“Ethnicity can also be imposed.” When she said this, we momentarily dove into the complex experience of reunited adoptees who do not fit into their birth culture. Membership within the family of birth may create imposed ethnic identity expectations by the birth family that the adoptee will fit into cultural norms that they are not accustomed to or educated about.

“Please understand that the Imposed Racial Identity shifts and changes; it is geographical. When I am in some parts of Massachusetts, people believe I am Cape Verdean. In other parts, they tell me that I am bi-racial, black and white,” she said.

The Imposed racial identity also embodies racist slurs and the conscious and unconscious racial biases that are inflicted upon people of color. Your racial identity can also be self-imposed.” She said. “If you are told so often that ‘this is who you are,’ you can buy into that. The more you can learn factually about your birth origins, the more you can cognitively push back against inaccurate information. The less you know, the more vulnerable one can be to the imposed,” she finished. 

The Cognitive racial identity is what you think or know yourself to be. Susan said, “Ideally the Genetic identity and the Cognitive identity would line-up. However, for foster children and adoptees, who do not factually know the racial identities of both birth parents, it sets up a situation where one can have a tendency to guess at what one might be racially. This makes it a privilege to know your lineage so that one’s cognitive understanding of their racial identity will be confirming of their genetic inheritance.” Susan maintains that this complexity for adoptees must be acknowledged.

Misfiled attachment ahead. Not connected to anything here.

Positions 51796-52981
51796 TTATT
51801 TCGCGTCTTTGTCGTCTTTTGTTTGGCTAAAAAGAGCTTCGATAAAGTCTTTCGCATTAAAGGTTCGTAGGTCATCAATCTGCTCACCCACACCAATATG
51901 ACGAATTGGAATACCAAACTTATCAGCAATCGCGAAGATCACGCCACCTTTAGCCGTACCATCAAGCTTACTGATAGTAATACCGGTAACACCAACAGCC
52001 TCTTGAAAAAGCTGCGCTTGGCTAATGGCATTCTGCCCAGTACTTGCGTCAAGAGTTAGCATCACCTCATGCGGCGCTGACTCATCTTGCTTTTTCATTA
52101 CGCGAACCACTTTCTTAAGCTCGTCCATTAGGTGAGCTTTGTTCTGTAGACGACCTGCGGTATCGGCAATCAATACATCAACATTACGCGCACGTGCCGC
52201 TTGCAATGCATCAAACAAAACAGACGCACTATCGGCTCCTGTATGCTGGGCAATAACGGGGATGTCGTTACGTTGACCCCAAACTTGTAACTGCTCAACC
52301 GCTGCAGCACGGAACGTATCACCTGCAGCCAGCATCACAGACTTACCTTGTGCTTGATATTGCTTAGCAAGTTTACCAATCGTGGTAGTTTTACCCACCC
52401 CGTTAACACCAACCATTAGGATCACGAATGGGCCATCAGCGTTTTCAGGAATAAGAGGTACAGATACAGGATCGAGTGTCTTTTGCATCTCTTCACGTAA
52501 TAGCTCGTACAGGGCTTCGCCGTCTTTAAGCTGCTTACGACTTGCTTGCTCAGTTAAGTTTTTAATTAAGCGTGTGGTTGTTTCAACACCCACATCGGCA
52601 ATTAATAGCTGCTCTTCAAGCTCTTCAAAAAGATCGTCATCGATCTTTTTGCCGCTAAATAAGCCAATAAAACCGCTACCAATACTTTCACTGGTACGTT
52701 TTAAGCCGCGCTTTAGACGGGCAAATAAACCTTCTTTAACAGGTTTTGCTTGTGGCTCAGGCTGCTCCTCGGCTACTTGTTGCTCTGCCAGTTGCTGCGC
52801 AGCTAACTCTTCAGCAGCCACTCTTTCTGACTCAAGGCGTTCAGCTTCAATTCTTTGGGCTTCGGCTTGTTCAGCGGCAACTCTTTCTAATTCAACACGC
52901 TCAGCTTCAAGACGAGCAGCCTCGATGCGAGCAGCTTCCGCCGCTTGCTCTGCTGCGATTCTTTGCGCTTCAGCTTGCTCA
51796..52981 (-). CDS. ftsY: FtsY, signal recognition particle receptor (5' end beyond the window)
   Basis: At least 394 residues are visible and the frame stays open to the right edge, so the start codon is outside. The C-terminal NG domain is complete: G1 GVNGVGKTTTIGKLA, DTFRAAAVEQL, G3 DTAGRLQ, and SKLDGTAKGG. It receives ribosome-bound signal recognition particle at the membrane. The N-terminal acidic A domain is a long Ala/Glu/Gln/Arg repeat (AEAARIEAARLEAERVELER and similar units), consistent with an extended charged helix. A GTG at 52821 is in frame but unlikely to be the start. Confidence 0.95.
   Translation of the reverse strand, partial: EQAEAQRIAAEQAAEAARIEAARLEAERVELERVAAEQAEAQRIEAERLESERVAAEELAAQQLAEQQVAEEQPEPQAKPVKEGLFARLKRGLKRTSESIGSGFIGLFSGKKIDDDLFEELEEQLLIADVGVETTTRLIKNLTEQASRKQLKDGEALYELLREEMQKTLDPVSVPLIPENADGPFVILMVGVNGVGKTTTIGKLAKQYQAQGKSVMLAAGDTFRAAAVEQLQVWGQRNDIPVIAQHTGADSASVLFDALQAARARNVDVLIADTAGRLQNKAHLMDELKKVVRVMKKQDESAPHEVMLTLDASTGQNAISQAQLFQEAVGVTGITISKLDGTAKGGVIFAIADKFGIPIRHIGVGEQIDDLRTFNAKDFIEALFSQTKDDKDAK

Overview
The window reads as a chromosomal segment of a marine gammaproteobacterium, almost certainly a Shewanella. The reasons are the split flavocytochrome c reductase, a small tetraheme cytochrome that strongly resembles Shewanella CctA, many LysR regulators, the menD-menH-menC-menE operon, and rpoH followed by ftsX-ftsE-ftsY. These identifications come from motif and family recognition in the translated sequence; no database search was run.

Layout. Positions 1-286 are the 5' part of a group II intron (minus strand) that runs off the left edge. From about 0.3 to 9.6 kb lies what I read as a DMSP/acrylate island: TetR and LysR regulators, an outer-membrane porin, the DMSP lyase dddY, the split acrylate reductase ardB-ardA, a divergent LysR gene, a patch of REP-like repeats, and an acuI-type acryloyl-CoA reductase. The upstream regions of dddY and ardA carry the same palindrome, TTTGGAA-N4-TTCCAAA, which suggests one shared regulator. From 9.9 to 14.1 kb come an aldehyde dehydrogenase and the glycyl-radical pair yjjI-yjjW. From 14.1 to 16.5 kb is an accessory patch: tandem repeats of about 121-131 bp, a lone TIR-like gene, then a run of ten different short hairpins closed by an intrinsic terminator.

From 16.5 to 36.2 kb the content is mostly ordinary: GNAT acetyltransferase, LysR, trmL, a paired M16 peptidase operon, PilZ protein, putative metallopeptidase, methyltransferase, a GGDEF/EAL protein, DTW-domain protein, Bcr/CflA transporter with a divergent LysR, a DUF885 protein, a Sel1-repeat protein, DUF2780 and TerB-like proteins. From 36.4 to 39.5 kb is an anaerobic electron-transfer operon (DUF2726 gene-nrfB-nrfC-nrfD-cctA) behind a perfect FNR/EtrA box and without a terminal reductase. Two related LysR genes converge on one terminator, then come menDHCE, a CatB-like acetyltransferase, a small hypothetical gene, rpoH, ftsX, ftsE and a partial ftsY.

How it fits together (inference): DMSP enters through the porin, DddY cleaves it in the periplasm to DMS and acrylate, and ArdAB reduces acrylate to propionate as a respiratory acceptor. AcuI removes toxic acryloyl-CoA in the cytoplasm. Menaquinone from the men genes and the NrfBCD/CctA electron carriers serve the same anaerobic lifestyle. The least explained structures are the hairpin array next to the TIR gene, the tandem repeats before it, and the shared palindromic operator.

The Feeling racial identity embodies what one feels them self to be. “Regardless of what the other three constructs are for me, the Feeling racial identity is what I feel myself to be,” said Susan. “This aspect of my racial identity is a feeling inside of me that lets me know I feel a sense of connectedness to a particular group or individual regardless of how I look.”